I’ve grown up playing Madden and NBA 2K. When I was younger, I thought there were only three types of video games in the world: sports, first-person shooters, and Pokemon. Obviously I was wrong. But, the excitement I got from opening up a new video game to pop into my Xbox 360 on Christmas day to play was unmatched (well except for the first time I beat a Pokemon game, that was also a pretty good feeling).
Looking back, I played Madden more than anything because my parents would never let me put on a pair of shoulder pads for the fear of me hurting myself. And 2K? Well, it almost makes me cry to think about the first basketball game I ever played. It was a decade ago with Kobe Bryant (RIP) on the cover. I vividly remember begging my parents to buy me Kobe’s signature shoes because I wanted to be just like him.
Then fast forward a few years when I got 2K13 where a big change in the game occurred. Along with three players on the cover—Kevin Durant, Blake Griffin, Derrick Rose—they added a control stick that allowed you to do sick dribble moves and even use it to shoot. This new versatility elevated my and many other player’s games.
Then three years later I got 2K16, another game with three players on the front and a whole array of new aspects to the game such as being able to play as a high-school senior and college star, as well as having your own realist story for MyCareer.
But after that the getting of new games stopped. It wasn’t because I was content with what I had, but more of what the new games didn’t have. I started to notice, along with many other players, that the game wasn’t changing much from one year to next except for the graphics.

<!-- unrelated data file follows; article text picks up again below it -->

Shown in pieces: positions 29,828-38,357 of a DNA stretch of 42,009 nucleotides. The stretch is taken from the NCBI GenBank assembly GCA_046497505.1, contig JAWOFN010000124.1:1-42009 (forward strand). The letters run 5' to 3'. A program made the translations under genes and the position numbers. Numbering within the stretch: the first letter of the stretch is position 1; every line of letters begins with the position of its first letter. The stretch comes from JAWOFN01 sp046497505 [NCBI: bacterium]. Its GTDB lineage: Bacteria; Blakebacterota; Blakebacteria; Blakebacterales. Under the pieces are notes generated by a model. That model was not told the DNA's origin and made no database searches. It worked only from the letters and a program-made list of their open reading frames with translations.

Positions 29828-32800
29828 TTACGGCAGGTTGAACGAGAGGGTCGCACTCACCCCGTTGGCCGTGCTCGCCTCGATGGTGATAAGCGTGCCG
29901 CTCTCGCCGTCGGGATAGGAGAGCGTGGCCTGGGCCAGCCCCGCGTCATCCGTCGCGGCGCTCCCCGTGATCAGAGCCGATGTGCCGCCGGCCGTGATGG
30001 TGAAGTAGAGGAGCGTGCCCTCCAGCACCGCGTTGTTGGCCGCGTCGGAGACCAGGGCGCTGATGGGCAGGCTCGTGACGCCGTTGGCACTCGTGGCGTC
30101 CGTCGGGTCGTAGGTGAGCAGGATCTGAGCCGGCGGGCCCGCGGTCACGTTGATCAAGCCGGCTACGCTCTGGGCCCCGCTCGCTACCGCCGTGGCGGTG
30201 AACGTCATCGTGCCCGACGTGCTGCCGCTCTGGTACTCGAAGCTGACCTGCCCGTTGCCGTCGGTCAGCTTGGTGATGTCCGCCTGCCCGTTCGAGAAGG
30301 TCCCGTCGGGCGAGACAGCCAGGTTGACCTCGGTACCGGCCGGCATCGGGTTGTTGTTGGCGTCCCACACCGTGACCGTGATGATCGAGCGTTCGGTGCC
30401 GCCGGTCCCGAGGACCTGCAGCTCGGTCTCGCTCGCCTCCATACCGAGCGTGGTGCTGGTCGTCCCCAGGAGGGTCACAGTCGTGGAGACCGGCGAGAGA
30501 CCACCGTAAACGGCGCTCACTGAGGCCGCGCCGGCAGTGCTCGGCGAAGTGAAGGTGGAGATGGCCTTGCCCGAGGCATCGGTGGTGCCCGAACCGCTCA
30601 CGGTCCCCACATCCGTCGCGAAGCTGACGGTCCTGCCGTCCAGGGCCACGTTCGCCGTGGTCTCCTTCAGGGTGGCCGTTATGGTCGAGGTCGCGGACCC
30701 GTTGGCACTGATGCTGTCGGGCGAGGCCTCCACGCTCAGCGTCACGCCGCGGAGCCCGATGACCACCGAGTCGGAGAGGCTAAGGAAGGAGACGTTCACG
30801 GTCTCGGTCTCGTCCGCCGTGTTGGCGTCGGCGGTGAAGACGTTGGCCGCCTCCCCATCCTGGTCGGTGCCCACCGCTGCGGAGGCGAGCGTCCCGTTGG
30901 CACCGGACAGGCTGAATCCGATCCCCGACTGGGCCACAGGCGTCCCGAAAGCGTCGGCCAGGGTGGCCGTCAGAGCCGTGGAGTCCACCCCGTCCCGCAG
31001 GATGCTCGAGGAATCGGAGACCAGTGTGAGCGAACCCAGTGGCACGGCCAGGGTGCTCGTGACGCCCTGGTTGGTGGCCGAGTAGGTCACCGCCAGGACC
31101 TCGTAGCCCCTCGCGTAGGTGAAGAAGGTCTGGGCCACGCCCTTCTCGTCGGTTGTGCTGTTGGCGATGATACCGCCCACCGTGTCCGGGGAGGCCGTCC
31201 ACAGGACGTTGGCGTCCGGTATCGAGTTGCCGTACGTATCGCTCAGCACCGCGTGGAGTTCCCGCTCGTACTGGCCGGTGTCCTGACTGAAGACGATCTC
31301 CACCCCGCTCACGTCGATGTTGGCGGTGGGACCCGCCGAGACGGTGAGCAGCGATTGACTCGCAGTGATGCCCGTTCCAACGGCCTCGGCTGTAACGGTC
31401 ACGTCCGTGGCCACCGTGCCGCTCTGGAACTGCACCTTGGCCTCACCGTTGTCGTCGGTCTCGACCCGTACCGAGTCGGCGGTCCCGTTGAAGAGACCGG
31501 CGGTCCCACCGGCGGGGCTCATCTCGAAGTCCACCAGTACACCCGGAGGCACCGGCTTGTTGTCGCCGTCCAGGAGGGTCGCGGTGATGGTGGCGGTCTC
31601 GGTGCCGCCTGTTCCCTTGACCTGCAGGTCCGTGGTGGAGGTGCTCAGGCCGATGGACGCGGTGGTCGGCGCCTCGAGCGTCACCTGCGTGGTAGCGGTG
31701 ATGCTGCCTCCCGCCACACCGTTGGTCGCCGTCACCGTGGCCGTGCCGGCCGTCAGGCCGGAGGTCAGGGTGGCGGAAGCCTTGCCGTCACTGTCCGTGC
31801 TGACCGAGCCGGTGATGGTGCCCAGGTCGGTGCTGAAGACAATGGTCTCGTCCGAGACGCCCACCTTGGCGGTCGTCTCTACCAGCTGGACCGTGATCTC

Is it really worth spending $60 on a new game when the only change is the graphics and a roster update. You’ve probably seen the memes like this one from @_nbamemes_ (Instagram):
I mean, it’s kind of true. Don’t get me wrong; I love 2K. I still play my copy of NBA 2K16. I also do acknowledge that over the years the mechanics have also definitely gotten better, but there doesn’t seem to be that big of a change between years.
After watching the NBA 2K21 trailer, it’s clear that the graphics look better, as Zion was really sweaty. But, besides that, it’s interesting to note that if the game is released in September like planned, there may not be any of the rookies like LaMelo Ball as the draft isn’t planned for until October.
What’s more interesting is based on the trailer, one would assume that Zion may be the cover athlete, beating out another favorable choice like Kobe Bryant.
Let’s take a step back and think for a second: What can 2K really do every year to make the game better and different? It’s just plain old basketball. It’s not like they can change the rules of the sport and add a four-point line or something (although now that I think about it, the game does have a “MyLeague” mode that allows you to change some rules between seasons).
Honestly, even FIFA gets the same hatred in that regard as it’s also similar every year. But with sports games like this, how can you really change the fundamentals of the game when the game itself doesn’t change?
For that reason, you may be hesitant to empty your pockets and pay $59.99 for the regular version of NBA 2K21 when it comes out later this year, which is entirely fair. Maybe instead of getting 2K every year, think of it like an investment. A one-time $60 investment into a game that generates countless hours of entertainment for a few years instead of one. This means that instead of buying the new version the following year, you wait for another before you invest another $60.